Improve Understanding with Video Feedback

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Last year I switched to a gradeless classroom, and one of my goals was to give students detailed feedback on their errors to help them better understand the material.  Unfortunately, my detailed feedback did not help all of my students. I found that there were some that did not understand my written feedback, but when I worked with them one-on-one and talked through the feedback, they were then able to make sense of their errors.  

In May of 2018, I came across the article Has Video Killed the Red Grading Pen by Daisy Yuhas on the Hechinger Report. This article talked about teachers recording a video of themselves giving written and verbal feedback to students on their work. I realized this is what I needed to do to help my students better understand my feedback.

In the summer, I searched YouTube to find a video that would show me how to build a stand for my iPad so that I can record the students’ paper and my voice while giving feedback.  I actually built two stands, one for home and one for school, and I was ready to go at the beginning of this school year.

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At the end of September I gave my first assessment, and I was excited to record the videos.  As expected, it took longer to record a video giving written and verbal feedback then it would have if I was just simply writing the feedback on the students’ paper, but I was hopeful that the extra work would pay off with better student understanding.

 

The following day at school, I signed out my school’s computer cart, and I had students bring their earbuds to class.  The students watched the videos on an online portfolio site called Seesaw.  Last year and again this year, I am using Seesaw to keep track of students’ assessments and self-assessments, and I am now taking advantage of the feature to upload videos to each student’s portfolio.

As I had hoped, the videos were a huge success!  I watched as some students stopped their videos and rewatched sections where they had made mistakes while others rewatched the entire video a few times.  After watching the video, students were given the opportunity to retake a similar assessment (retakes are an important part of my class). The results of the retakes showed that a majority of my students were able to use the videos to build stronger understanding of the material.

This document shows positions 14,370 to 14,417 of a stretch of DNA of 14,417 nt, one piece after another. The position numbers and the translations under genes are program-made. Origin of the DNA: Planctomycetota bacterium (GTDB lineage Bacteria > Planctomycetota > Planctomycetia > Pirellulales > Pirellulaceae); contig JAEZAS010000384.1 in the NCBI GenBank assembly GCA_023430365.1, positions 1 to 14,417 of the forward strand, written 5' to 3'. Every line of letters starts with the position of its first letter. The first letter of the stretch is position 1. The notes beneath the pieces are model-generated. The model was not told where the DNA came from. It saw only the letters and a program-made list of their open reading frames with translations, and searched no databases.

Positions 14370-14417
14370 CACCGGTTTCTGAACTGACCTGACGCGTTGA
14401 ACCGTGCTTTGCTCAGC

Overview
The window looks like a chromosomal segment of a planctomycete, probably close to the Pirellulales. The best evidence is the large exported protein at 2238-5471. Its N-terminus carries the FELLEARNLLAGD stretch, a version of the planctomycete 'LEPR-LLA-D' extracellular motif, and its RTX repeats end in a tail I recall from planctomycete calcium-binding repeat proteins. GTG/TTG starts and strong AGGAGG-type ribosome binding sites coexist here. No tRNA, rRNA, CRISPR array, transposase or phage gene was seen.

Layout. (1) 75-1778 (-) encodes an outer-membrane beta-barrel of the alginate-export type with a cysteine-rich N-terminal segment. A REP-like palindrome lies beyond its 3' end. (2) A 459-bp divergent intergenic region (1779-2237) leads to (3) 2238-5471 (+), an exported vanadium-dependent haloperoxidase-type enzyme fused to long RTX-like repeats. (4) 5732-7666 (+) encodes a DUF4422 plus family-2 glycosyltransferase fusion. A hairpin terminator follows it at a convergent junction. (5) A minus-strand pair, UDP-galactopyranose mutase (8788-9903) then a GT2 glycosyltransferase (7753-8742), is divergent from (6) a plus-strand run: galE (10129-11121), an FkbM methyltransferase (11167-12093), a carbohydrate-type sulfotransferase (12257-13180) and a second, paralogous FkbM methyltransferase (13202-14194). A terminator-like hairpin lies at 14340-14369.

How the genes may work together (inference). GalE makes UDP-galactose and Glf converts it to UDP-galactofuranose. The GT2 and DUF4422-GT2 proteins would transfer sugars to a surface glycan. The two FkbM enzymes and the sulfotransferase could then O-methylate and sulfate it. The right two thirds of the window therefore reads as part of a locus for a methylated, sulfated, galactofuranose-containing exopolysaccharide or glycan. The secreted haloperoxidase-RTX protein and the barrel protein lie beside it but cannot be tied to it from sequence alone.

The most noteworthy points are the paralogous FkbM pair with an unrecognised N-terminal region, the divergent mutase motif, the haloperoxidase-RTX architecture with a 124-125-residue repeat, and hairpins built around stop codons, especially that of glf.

The feedback from the students has been very positive.  The most often heard comment was that it helped them better understand the mistakes they had made.  I spoke with a parent of one of my students who said that her daughter could easily explain to her what she did incorrectly after watching the video. The extra time was well worth it, and I am looking forward to learning more about how this type of feedback affects student learning and understanding over the course of the school year.

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My Journey to a Gradeless Classroom

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In the winter of 2012 I was approached by a professor from Worcester Polytechnic Institute (WPI) to leave my math teaching job of 15 years and come to work with him on a grant he had just received to run an educational study.  Little did I know that this offer would set into motion an evolution of my approach to teaching that included transitioning to a gradeless classroom.

The educational study at WPI, set up as a randomized controlled trial and funded through the US Department of Education, was developed to determine if students receive immediate feedback on their math homework do they learn more throughout the course of the school year.  Teachers used a free, online program called ASSISTments to deliver their homework to their students.  The results of the study showed that students learn significantly more when receiving immediate feedback.  I learned many things from working on this study but nothing more significant than the importance of looking at education through the lense of research and feedback.  

As I was planning my return to the classroom in the winter and spring of 2017, I found myself doing as much reading as I could to learn the different ways to teach students more effectively.  While doing this research I came across Arthur Chiaravalli’s article “Teachers Going Gradeless” on Medium.  The first couple paragraphs cited two research studies which primed me to look more closely at the ideas in the post.  By the time I reached the end of the article I was convinced to go gradeless when I returned to the classroom.

I was, however, having difficulty figuring out how to make it work for me and my future students.  I read as much as I could about the subject, asked questions of those that were already gradeless, and watched videos of teachers conferencing with their students.  But it was Jo Boaler’s book “Mathematical Mindsets” that helped me put all of the pieces together.